LONDON-L ArchivesArchiver > LONDON > 2007-03 > 1174657605
From: "Judy Lester" <>
Subject: Re: [LON] British Subjects
Date: Fri, 23 Mar 2007 13:46:45 -0000
In practice, many people in the 1800s did not bother with British
naturalisation. Apart from the considerable bureaucratic demands of doing
so, it was expensive and was mainly of use to those who needed its status
value for their business connections. As the political scene in Europe
changed in the early 1900s there were more applications. There's a useful
information leaflet here
For those who did apply, the Home Office was not too fussed about the
spelling of foreign names. You could try searching the TNA catalogue with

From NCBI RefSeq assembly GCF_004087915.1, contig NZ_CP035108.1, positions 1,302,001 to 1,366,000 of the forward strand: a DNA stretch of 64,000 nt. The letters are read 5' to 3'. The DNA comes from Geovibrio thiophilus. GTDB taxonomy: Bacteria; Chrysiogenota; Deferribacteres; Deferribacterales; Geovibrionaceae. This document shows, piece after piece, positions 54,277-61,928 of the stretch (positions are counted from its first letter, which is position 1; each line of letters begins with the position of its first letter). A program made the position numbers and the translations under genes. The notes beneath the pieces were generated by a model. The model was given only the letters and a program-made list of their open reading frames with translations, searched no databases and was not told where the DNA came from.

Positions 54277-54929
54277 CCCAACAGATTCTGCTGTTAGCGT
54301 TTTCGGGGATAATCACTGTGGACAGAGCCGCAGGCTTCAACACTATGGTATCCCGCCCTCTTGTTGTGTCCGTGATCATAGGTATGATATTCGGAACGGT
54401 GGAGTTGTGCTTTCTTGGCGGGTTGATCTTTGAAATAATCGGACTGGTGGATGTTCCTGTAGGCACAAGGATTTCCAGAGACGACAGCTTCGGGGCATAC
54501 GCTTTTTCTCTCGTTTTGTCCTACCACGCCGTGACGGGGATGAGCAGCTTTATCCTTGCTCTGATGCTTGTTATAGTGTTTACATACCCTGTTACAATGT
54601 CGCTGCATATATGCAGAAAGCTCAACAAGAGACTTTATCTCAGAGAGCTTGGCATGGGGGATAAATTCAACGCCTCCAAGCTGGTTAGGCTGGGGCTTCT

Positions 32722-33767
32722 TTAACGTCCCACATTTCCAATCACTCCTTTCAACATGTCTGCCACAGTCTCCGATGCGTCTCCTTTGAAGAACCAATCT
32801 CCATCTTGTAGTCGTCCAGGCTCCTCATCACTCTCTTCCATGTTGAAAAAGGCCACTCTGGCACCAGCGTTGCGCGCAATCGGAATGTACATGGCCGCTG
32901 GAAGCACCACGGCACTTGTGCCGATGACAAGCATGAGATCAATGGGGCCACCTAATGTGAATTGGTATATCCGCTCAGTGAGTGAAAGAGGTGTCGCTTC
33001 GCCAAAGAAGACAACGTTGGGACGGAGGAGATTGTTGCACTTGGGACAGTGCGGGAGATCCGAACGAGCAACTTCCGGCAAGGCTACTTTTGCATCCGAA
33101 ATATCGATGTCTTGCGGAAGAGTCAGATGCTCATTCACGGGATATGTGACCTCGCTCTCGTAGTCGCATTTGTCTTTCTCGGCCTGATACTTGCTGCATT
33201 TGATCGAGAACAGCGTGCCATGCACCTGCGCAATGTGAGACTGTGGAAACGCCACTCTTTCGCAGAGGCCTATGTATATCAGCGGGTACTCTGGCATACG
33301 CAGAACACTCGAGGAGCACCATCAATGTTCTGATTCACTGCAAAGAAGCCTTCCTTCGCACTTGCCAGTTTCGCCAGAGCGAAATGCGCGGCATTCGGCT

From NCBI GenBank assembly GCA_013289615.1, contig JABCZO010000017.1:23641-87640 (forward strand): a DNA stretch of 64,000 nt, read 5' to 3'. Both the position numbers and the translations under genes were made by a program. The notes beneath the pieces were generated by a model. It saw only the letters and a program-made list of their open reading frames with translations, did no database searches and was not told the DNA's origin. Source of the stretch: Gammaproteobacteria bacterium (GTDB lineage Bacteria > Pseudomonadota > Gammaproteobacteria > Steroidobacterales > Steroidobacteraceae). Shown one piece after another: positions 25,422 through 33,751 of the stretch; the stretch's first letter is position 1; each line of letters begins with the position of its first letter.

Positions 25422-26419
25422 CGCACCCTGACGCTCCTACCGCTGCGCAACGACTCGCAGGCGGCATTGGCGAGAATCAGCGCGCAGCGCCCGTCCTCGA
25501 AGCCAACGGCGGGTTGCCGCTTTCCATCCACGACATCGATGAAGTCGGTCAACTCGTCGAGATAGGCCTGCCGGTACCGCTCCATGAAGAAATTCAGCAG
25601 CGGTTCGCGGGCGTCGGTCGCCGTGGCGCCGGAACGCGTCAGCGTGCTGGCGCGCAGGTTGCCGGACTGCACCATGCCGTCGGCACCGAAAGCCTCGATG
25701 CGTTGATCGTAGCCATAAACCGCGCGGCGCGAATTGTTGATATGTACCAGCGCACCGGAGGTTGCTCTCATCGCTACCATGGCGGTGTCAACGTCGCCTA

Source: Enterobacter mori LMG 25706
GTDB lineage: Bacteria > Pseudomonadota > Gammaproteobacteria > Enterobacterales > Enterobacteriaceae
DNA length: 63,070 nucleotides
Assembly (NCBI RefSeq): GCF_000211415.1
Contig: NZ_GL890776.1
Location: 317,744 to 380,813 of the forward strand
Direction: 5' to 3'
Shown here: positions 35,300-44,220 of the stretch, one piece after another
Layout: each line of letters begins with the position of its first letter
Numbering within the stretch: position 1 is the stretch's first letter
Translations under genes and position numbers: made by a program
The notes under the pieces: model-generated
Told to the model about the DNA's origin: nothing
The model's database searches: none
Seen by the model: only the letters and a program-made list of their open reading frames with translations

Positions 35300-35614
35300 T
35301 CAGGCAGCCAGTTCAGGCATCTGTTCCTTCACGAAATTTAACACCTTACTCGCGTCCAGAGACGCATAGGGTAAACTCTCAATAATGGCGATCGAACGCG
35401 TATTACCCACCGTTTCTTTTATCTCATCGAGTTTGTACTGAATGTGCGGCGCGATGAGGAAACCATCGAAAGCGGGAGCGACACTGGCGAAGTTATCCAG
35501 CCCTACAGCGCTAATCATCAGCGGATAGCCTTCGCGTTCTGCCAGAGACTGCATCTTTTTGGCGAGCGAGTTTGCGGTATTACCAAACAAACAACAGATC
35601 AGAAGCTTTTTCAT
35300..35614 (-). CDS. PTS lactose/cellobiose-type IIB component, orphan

the keywords "Gl*st*n AND Naturalisation" or "M*s*n*r AND Naturalisation"
(no quotes) to pick up some spelling variants
For a formal announcement of an application for naturalisation, or a
name-change, you could try the London Gazette
and The Times newspaper. Some people now have online access to the The Times
Digital Archive through membership of their local public library. It may be
worth asking whether yours offers that facility.
Finally, there do seem to be many people enumerated in the census as British
subjects for whom no application for naturalisation can be found.
Unfortunately we do not know how honest our ancestors were, whether the
person completing the schedule was well informed, nor whether any records
may have been lost.
From: [mailto:] On
Behalf Of andrew ronald hamilton
Can anyone advise me as to how I can trace the details of a German Citizen
applying for and being granted British Citizenship, please?
This would happen between the years 1873 and 1901, in London.